So Much Nonfiction, So Little Time
I’ve thought about doing separate posts for some of these titles, and still may, but my list of nonfiction-books-I’d-really-like-to-discuss keeps getting longer. So here’s sort of a catch-up post of a half-dozen titles (in Dewey Decimal order) that could be worthy of Newbery consideration:
FAULT LINES IN THE CONSTITUTION: THE FRAMERS, THEIR FIGHTS, AND THE FLAWS THAT AFFECT US TODAY by Cynthia and Sanford Levinson
This takes an innovative approach to the Constitution, connecting modern examples with the intent of the Framers, identifying problems, comparing the U. S. to other countries, and bringing it all together with engaging text. There’s a clear point of view here: the Constitution is flawed and could be improved. It’s strongly supported with thought-provoking questions and real-life situations. It provides information that will be new to most readers, in memorable and meaningful ways, and may actually change the way they think about things, which is a high achievement for juvenile nonfiction.
THE 57 BUS by Dashka Slater
A distinctive journalistic style is used to tell the story of the victim and the perpetrator of a horrible crime. I could not put this one down and found the multiple viewpoints very effective. You can’t help but be angry and dismayed at Richard, but it’s also hard not to empathize with him at times, which is a considerable surprise after the horrifying opening scene. The author brings us close to the characters while also providing broader looks at how the legal system, public opinion, and support from friends and family impact individual lives.
EYES OF THE WORLD: ROBERT CAPA, GERDA TARO, AND THE INVENTION OF MODERN PHOTOJOURNALISM by Marc Aronson and Marina Tamar Budhos
A fascinating look at two wartime photographers, the Spanish Civil War, and early photojournalism. It’s on the upper end of the Newbery age range, and seems more directly aimed at high school and up, compared to something like VINCENT AND THEO, for example, but it’s first-rate history, and accessible for some 12-14 year olds.
WRITING RADAR: USING YOUR JOURNAL TO SNOOP OUT AND CRAFT GREAT STORIES by Jack Gantos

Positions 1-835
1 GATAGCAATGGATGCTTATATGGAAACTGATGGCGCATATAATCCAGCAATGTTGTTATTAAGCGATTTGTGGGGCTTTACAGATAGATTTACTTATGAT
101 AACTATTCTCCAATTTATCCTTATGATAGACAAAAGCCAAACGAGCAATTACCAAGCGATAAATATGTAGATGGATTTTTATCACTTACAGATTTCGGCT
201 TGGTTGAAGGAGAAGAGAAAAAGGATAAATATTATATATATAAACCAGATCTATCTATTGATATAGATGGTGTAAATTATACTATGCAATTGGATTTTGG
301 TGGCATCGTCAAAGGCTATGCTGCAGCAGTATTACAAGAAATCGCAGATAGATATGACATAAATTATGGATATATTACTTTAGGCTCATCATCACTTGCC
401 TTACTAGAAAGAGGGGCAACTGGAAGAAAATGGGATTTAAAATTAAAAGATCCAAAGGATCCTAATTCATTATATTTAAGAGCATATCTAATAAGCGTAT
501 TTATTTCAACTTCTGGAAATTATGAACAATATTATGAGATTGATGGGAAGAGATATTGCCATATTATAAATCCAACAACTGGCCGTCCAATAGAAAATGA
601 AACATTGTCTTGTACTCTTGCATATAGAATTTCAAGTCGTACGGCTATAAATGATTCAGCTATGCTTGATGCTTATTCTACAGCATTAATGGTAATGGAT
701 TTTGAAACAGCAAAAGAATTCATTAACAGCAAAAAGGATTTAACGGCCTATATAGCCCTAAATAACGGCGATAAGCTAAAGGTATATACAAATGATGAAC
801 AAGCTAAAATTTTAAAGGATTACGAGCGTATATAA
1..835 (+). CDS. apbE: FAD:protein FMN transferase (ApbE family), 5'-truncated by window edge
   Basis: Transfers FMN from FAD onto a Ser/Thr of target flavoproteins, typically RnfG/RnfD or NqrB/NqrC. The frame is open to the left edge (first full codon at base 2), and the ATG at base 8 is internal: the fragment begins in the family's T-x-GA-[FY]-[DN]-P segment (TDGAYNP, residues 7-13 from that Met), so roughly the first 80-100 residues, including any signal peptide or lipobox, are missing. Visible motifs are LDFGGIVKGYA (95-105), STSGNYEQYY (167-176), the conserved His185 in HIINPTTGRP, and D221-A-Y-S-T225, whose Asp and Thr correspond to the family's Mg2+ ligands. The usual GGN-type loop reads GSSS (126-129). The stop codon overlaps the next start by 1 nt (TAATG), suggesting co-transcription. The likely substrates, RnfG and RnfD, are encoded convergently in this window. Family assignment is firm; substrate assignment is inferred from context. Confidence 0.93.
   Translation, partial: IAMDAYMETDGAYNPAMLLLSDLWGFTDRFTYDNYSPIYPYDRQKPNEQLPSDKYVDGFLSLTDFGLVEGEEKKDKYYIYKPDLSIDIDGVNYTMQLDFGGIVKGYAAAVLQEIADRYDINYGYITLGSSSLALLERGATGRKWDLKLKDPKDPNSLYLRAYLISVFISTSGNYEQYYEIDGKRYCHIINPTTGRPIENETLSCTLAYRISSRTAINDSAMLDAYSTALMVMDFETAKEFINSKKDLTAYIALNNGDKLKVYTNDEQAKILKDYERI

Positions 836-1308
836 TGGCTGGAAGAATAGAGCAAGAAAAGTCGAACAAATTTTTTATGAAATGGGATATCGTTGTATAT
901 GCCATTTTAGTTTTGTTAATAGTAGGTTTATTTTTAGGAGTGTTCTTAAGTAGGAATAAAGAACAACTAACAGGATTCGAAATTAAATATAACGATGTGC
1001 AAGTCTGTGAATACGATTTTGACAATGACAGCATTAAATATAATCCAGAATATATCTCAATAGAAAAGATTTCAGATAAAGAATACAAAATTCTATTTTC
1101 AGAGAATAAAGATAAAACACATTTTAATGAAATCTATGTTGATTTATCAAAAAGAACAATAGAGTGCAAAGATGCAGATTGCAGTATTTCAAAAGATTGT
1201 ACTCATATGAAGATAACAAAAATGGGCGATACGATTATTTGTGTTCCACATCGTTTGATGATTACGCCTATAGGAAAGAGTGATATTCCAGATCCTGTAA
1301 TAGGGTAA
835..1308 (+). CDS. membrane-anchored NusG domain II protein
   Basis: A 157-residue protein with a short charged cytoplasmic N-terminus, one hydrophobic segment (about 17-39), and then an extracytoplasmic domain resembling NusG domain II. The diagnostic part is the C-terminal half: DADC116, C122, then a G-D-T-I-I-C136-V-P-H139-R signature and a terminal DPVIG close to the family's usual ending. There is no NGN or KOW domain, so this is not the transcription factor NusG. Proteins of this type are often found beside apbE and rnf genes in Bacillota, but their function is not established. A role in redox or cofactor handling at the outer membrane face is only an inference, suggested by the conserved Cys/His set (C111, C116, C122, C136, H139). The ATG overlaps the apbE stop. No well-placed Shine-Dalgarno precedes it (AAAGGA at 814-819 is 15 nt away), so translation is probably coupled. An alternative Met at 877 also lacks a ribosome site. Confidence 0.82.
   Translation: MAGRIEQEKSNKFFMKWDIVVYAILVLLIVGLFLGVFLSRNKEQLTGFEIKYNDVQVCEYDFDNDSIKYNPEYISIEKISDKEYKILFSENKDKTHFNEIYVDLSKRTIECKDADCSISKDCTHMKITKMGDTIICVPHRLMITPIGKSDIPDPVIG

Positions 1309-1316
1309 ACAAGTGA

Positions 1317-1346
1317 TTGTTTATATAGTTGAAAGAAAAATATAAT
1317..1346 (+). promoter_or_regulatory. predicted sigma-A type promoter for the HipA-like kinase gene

I wonder if we’ll ever see a how-to book win Newbery recognition some day. Gantos’ guide to becoming a writer through journaling is filled with funny stories from his life, and he uses them to provide very useful instruction for young writers. The stories and instruction go well together, but I was surprised and impressed that it was such an inspiring book as well. His love of the process of writing and his immense satisfaction with the results comes through so strongly, and he clearly wants his readers to experience the same.
UNDEFEATED: JIM THORPE AND THE CARLISLE SCHOOL FOOTBALL TEAM by Steve Sheinkin
I read this early in the year and keep meaning to re-read. It’s a strong combination of biography and nonfiction. Sheinkin again displays a skillful use of multiple viewpoints, quotations from people of the times, and just plain old good nonfiction storytelling. I thought the football history was fascinating; the game descriptions that could potentially have appealed mainly to sports fans are highly engaging because we’re so involved in Jim Thorpe, Pop Warner, and the school’s underdog status. This won a Boston Globe – Horn Book Award honor for nonfiction.
BEFORE SHE WAS HARRIET by Lesa Cline-Ransome
The only picture book nonfiction title on this list, and yes, the illustrations are excellent and contribute a great deal. But the text is highly effective. The poetic language is set in a patterned structure that takes readers back through different roles that Harriet Tubman played: suffragist, general, Union spy, and so on, all the way back to Minty, her childhood name. It ends by relisting all the roles consecutively and connecting the young child and old woman in a highly satisfying conclusion: “…Araminta / who dreamed / of living long enough / to one day / be old / stiff and achy / tired and worn and wrinkled / and free.”
Next on my nonfiction list are POISON: DEADLY DEEDS, PERILOUS PROFESSIONS, AND MURDEROUS MEDICINES by Sarah Albee, BOUND BY ICE: A TRUE NORTH POLE SURVIVAL STORY by Sandra Neil Wallace, and OLDER THAN DIRT, Don Brown’s history of the earth in graphic novel format. All three sound like my kind of books (though that doesn’t mean they’re Newbery kind of books). Any other nonfiction we should be looking out for? Or opinions on the six mentioned above?
Filed under: Book Discussion
About Steven Engelfried
Steven Engelfried was the Library Services Manager at the Wilsonville Public Library in Oregon until he retired in 2022 after 35 years as a full-time librarian. He served on the 2010 Newbery committee, chaired the 2013 Newbery Committee, and also served on the 2002 Caldecott committee. You can reach him at firstname.lastname@example.org.
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